There are four primary source idols. There is comfort, there is control, there is power, and there is approval. Those are the four source idols, those deep things in our guts that mold and shape, and if I were a betting man going into that weekend, I would have been all I had (a few hundred dollars) on the men and women of The Village Church primarily suffering with a comfort idol.

I have data that would back up that bet. I'm not the kind of man who bets without research. I don't bet, all right. I'm just making a point here. I would have said comfort all the way. Here's why. First, we're a church primarily in the suburbs. What are the suburbs but an attempt at utopia? I don't have to get out of my car hardly at all. Drive-through cleaners, drive-through restaurants.

The whole idea of the suburbs is sprawl, space, your own plot of land. Right? Then I think about the nature of The Village herself. The Village Church, on a given weekend, is going to have 10,000 or 12,000 people. That's us. Of those people, a whole bunch of them, the extent of their life with The Village is they attend on the weekends when they can, when there's not a soccer game or a baseball game, or the Cowboys don't kick at noon. Whenever everything lines up perfectly, they're there. That's a few thousand people.

Then the next circle in from that are those who come consistently on the weekend and have fought to find a Home Group. I use the word fought because finding a Home Group (I say this every time) is like finding a spouse. You're going to go on a couple of dates, and within 15 minutes of that date, you're going to be like, "Yeah, no. No, I'm not… Love you. God bless you. This just isn't… I'm not feeling it." Right?

Then there are some that you kind of date for a while, their crazy shows, and then you're like, "I'm out." Then finally you find a group of people who know you and love you and walk with you. Now, of this 10,000 or 12,000 people inside that first circle of just attending when they can, you have those people who attend often and are also plugged into group life at The Village.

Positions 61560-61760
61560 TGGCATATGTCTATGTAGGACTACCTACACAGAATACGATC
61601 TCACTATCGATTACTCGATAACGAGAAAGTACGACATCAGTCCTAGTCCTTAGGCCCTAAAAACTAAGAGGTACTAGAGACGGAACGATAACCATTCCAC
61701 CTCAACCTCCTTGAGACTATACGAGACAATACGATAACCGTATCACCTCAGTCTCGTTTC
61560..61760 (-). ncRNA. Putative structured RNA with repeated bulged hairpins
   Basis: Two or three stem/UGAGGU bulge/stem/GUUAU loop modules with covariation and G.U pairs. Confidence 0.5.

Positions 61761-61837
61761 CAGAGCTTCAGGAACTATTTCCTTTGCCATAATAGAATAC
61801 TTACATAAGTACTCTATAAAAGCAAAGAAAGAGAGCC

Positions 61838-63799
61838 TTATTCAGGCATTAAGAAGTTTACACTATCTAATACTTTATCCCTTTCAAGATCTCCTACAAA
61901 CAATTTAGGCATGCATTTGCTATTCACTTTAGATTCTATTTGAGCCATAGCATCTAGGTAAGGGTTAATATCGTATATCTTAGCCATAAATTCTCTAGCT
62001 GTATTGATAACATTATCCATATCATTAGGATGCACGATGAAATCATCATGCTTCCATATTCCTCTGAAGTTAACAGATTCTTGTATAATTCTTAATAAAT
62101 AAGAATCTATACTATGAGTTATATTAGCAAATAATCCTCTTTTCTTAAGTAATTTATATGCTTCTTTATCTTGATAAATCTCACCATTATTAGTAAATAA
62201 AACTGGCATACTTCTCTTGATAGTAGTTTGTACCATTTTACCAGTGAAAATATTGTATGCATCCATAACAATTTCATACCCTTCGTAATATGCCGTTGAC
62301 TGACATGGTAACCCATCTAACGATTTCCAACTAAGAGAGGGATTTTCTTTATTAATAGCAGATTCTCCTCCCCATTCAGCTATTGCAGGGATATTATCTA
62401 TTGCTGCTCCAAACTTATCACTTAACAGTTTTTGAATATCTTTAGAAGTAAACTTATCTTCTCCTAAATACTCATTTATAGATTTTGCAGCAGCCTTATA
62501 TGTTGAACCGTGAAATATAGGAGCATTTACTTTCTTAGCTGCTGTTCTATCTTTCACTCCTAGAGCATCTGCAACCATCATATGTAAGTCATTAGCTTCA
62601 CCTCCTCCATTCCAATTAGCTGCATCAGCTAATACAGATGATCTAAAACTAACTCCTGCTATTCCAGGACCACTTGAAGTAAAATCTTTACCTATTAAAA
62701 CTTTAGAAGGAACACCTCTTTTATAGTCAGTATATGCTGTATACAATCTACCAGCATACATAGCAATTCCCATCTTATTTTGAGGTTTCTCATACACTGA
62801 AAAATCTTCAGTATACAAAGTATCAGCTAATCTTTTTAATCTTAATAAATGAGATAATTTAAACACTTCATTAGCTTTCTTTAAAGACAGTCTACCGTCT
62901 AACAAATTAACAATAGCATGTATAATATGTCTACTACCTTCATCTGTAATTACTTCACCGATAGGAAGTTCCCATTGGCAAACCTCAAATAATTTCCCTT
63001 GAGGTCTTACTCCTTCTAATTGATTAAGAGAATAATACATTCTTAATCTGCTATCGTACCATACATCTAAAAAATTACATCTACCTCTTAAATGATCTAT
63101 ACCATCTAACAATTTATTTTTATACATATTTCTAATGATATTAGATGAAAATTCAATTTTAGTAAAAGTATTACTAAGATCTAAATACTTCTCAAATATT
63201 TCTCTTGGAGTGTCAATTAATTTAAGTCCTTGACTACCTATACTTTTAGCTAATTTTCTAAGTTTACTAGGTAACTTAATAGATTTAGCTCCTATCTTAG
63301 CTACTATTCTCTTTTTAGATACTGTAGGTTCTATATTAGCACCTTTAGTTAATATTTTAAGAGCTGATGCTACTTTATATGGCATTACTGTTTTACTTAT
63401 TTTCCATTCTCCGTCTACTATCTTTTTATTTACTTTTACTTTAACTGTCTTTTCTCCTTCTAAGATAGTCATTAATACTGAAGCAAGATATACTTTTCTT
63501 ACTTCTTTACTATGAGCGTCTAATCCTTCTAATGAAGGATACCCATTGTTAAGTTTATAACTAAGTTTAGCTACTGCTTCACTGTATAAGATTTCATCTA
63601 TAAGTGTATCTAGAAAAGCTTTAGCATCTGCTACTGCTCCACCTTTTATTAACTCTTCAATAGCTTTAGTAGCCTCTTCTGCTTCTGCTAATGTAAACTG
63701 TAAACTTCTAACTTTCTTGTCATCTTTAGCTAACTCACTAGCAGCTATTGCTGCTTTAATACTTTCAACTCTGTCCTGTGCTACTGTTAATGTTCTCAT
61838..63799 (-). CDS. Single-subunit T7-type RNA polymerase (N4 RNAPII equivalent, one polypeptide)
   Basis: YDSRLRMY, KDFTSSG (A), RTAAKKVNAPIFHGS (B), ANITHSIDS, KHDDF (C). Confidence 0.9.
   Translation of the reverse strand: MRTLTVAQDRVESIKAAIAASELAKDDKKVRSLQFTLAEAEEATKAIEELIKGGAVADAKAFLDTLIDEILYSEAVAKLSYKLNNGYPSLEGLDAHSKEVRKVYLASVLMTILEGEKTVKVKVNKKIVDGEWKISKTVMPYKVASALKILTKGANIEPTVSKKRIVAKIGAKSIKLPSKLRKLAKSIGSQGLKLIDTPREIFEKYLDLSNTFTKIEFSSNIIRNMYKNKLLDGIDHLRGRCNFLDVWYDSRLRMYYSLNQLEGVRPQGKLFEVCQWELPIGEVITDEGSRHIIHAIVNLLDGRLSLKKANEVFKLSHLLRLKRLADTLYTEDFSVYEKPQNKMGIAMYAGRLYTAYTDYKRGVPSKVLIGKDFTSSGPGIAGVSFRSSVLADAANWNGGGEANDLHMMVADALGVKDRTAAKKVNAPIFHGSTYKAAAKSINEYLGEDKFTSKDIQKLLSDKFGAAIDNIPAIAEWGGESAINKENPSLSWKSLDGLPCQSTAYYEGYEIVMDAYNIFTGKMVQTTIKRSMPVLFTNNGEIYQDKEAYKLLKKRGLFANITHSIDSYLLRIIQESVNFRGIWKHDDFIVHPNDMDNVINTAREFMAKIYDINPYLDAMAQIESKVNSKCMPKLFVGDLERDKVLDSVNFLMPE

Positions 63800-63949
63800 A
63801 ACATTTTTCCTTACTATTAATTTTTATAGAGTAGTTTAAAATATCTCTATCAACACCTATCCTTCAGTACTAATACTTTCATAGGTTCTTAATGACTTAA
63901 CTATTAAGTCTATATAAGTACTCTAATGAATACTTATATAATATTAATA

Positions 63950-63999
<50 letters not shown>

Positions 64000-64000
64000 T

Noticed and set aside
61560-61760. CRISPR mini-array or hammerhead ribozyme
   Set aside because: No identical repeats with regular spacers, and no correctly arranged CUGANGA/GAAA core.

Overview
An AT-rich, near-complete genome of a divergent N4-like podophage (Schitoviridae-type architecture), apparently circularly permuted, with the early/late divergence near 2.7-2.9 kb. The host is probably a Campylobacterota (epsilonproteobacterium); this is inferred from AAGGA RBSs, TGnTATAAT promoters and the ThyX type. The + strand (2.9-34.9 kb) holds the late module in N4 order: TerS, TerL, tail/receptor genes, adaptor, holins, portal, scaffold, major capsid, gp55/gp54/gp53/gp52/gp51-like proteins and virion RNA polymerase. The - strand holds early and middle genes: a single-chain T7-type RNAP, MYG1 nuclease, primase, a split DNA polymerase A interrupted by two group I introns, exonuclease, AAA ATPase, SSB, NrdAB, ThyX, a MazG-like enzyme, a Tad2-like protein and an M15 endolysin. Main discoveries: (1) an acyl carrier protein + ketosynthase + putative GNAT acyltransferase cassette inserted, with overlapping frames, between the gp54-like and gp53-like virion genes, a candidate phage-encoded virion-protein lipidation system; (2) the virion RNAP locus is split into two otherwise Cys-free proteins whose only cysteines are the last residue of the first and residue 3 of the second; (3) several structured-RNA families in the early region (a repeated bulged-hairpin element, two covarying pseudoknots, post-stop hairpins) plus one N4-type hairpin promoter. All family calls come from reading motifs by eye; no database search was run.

Then finally, you have the inner circle of maybe 3,000 or 3,500 people, and those people attend almost every weekend, have found a Home Group they love, and they have also found a place they can serve. For them, The Village Church truly is the household of faith. They are known. If they're not here for a couple of weeks, people wonder. "Hey, they're not here. I wonder what is going on. Let's reach out. Hey, is everything okay? I noticed I haven't seen you. Oh, you've been out of town with work. Okay, I totally get that. We're praying for you. Anything we can do while you're in this season of life that is so crazy?"

For them, The Village Church is small, which is crazy to think about 3,500 people thinking the church is small. Yet, for those who are at that level of involvement, this truly is the household of faith. "This is the place I belong. This is the place where I serve the Lord and serve the saints." They take seriously the one-anothers of Scripture that would command them to serve and come alongside our brothers.

This means that outside of that 3,500, you have a lot of consumers who depend on that 3,500 to believe what they believe theologically so that the church actually works and happens. I know that about us. I know that, so I would have bet comfort. Literally, all of my chips would have been on comfort, and I would have lost every penny, because comfort wasn't even in the top two. Comfort was actually three.

The first by far was control, the second was power, and then, finally, was comfort. I would have lost the spread too, not just straight up. Let's just talk for a moment about this idea of control and taking matters into our own hands. I'm growing more and more and more confident as I get older that I can just boldly and not worry about the arguments around it say that you live life one of two ways. You trust God or you're trying to be him. There is no middle ground for you.

The second you try to move over into middle ground you've assumed he throne of God. If you're the kind of person who says, "I believe in Jesus. I believe in God, but I just don't believe everything. I don't think I have to submit fully. I think I'm smarter than God in some areas," what have you done except ascended the throne? To say, "I will take what I want and reject what I don't," is to pretend that you are God.

Everyone in this room either trusts God or is trying to be God. When we talk about control and specifically control idols, we're talking about taking matters into our own hands. Now, if you have a control idol, here's what you want. You want self-discipline. You have standards, and you demand certainty. You have to have certainty. Your greatest nightmare is uncertainty, and the people around you most often feel condemned by you because they can never be good enough for your standards.